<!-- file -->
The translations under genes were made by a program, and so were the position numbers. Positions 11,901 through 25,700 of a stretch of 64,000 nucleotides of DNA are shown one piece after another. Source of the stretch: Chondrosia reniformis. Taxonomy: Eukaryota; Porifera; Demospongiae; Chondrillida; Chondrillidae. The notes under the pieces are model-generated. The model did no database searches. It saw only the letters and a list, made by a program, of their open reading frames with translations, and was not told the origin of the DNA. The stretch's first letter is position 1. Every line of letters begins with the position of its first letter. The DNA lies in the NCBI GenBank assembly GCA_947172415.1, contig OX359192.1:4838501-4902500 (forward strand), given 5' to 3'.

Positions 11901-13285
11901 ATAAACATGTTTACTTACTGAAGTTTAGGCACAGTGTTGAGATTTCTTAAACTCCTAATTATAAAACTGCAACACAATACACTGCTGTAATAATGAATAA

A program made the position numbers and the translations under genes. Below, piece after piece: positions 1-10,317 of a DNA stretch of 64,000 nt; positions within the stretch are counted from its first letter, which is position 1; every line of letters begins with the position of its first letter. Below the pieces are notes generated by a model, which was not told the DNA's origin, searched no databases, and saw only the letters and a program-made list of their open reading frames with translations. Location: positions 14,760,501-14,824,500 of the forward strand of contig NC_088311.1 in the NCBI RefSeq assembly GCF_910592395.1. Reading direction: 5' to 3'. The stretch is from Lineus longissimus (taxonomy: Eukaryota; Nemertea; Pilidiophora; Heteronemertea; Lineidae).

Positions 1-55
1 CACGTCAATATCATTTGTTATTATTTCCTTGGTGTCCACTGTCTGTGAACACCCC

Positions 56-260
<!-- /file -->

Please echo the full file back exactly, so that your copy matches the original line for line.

The translations under genes were made by a program, and so were the position numbers. Positions 11,901 through 25,700 of a stretch of 64,000 nucleotides of DNA are shown one piece after another. Source of the stretch: Chondrosia reniformis. Taxonomy: Eukaryota; Porifera; Demospongiae; Chondrillida; Chondrillidae. The notes under the pieces are model-generated. The model did no database searches. It saw only the letters and a list, made by a program, of their open reading frames with translations, and was not told the origin of the DNA. The stretch's first letter is position 1. Every line of letters begins with the position of its first letter. The DNA lies in the NCBI GenBank assembly GCA_947172415.1, contig OX359192.1:4838501-4902500 (forward strand), given 5' to 3'.

Positions 11901-13285
11901 ATAAACATGTTTACTTACTGAAGTTTAGGCACAGTGTTGAGATTTCTTAAACTCCTAATTATAAAACTGCAACACAATACACTGCTGTAATAATGAATAA

A program made the position numbers and the translations under genes. Below, piece after piece: positions 1-10,317 of a DNA stretch of 64,000 nt; positions within the stretch are counted from its first letter, which is position 1; every line of letters begins with the position of its first letter. Below the pieces are notes generated by a model, which was not told the DNA's origin, searched no databases, and saw only the letters and a program-made list of their open reading frames with translations. Location: positions 14,760,501-14,824,500 of the forward strand of contig NC_088311.1 in the NCBI RefSeq assembly GCF_910592395.1. Reading direction: 5' to 3'. The stretch is from Lineus longissimus (taxonomy: Eukaryota; Nemertea; Pilidiophora; Heteronemertea; Lineidae).

Positions 1-55
1 CACGTCAATATCATTTGTTATTATTTCCTTGGTGTCCACTGTCTGTGAACACCCC

Positions 56-260